The first step involves segmenting your vendors according to different categories. While the exact categories may vary for each business, the classification typically segments suppliers by factors such as item, the complexity of the product or service, price, and supply volume.
The goal of segmentation is to figure out which suppliers provide the most strategic value to your overall operations, and which pose the most risk for your business. To assess this value, create a supplier scorecard that accurately reflects the contribution of each supplier toward your business success.
What brings value to one company may not bring value to another. However, some common value-adds in suppliers include:
- Quality of products or services
- On-time delivery
- Prompt and clear communication
- Transparency and ethical standards
- Cost-effective pricing
- Troubleshooting ability
- Sustainability initiatives
For the best outcome, make sure to do an enterprise-wide supplier segmentation on a yearly basis, and update your assessments frequently.
Next, using your supplier scorecard and segments, begin strategizing the best ways to interact with different suppliers according to your business needs. Keep in mind that you may need a different SRM strategy for each segment or even for suppliers within the same segment.
For example, if your scorecard indicates that your sourcing suppliers struggle to deliver inventory on time, your improvement strategy could involve reducing lead times, researching more local suppliers, or insisting that your supplier proactively communicate delays in the procurement process.
Keep in mind that any strategy should work for both your business and the supplier’s. This is essential to create a mutually beneficial relationship that drives innovation and value.
Strategic execution and monitoring
Once you have your strategies in place, it’s time to execute them in the most effective way possible.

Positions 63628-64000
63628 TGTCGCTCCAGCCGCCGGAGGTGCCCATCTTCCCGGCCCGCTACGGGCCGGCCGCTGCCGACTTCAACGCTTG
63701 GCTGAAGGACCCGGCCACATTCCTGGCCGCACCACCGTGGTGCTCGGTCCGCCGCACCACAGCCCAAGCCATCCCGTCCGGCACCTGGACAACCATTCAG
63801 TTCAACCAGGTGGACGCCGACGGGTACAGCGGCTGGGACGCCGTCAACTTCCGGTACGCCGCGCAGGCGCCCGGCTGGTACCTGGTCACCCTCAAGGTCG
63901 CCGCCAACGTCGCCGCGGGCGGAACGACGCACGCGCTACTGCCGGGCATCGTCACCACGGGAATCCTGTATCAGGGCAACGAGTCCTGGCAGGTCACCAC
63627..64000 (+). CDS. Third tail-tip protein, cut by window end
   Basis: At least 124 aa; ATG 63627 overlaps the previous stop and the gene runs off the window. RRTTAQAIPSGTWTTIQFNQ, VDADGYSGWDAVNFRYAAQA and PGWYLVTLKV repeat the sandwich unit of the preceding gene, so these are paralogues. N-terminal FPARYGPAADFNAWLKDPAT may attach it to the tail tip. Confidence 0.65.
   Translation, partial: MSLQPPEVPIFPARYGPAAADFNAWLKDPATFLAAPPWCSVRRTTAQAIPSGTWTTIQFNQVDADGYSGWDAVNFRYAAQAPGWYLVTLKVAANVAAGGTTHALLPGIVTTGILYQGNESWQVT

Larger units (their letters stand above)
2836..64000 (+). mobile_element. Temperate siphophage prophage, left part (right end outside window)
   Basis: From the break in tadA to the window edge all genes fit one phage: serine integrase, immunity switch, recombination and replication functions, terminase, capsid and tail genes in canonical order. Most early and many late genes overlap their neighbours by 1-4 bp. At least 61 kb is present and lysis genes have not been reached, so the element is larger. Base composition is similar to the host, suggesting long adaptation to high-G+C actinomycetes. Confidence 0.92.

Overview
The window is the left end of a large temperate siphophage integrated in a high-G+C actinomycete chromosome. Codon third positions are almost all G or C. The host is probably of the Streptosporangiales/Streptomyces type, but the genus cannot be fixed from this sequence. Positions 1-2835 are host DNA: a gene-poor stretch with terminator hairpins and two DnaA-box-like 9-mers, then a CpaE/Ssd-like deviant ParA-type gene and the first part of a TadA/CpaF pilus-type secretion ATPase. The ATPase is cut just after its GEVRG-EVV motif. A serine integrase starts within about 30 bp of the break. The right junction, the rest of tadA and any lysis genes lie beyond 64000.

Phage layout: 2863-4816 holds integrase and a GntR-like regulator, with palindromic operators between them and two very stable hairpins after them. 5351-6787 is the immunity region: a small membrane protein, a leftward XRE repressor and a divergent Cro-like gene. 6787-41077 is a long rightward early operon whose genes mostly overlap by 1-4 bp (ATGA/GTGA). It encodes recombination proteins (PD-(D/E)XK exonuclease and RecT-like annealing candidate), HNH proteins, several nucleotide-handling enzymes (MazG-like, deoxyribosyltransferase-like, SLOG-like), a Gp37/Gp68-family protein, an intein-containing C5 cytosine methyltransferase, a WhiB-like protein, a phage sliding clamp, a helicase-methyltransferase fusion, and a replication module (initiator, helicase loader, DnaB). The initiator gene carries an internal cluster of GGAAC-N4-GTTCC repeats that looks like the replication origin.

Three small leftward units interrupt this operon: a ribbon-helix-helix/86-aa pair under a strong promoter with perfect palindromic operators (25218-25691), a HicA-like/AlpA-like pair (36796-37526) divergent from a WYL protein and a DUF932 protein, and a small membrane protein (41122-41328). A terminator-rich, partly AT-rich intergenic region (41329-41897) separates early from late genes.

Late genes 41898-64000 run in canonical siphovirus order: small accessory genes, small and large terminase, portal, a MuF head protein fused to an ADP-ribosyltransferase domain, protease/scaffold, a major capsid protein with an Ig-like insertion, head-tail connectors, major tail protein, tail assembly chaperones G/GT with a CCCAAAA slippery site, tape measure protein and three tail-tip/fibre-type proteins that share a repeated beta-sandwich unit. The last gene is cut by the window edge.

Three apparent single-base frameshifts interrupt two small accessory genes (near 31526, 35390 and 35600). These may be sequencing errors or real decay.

To make sure that you’re achieving the desired results, you will need to monitor each strategy’s performance by measuring a few key KPIs. This will allow you to benchmark and continuously work on improving supplier performance, and make any necessary adjustments over time.
Although the specific metrics may vary for each company, some of the most important KPIs to measure are:
- Order accuracy
- Defect rates
- Purchase order cycle time
- Supplier lead time
- Compliance metrics
Tools such as order processing platforms, inventory management and tracking software, and warehouse management systems make it easier to find and measure these KPIs.
How to improve your supplier relations
Beyond the standard 3-step SRM process, there are many other ways that you can improve your supplier relationship management. Here are a few best practices to implement in your SRM.
Build trustworthy partnerships
An effective business views and treats its suppliers not as transactions, but as true partners. If you build your relationships with suppliers on mutual trust and understanding, both parties are far more likely to be honest with each other, and invested in one another’s success.
Open communication and transparency are key, so share information, questions, concerns, and updates with them, and listen to theirs in return — and with time, you may win their loyalty.
“As a family-owned business, it was important to know that our fulfillment business would continue to be treated the same way as we treat it ourselves — and we definitely got that with ShipBob.”
Sara Moradi & Amir Nizancevic, Co-Founders of iVYVERDURE
Choose quality over cost-efficiency
Every business wants to save money, but you should never do so at the expense of quality.
In the context of supplier relationship management, this means that it is almost always worth it to spend a little extra money to assure high quality and quick service. Otherwise, you could face expensive disruptions due to delayed fulfillment and subpar materials from an unreliable supplier.
During the value mapping stage of supplier relationship management, you can determine which areas you can afford to spend less, and which areas you should invest in more heavily. By allocating your funds strategically and cutting costs without sacrificing quality, you will ultimately drive the most profit.
Make timely payments
Just as you should trust your suppliers to deliver products on time, they should be able to count on you to make timely payments. Don’t forget that your suppliers rely on your payments to keep their business processes running, so constant delays in payments could cause significant disruptions and inconveniences for suppliers.
Even in case of any financial challenges resulting in delayed payments, it should be communicated beforehand to maintain transparency and allow vendors to make necessary preparations. This helps you establish yourself as a dependable partner and could help you win their trust and loyalty in the long run.
Keep an open line of communication
Strong supplier relationships are highly dependent on good communication. It’s crucial that you maintain an open line of communication with all your suppliers, so that both parties can easily voice any issues or updates. For example, they should be able to notify you of delays or shortages in production or fulfillment well ahead of time.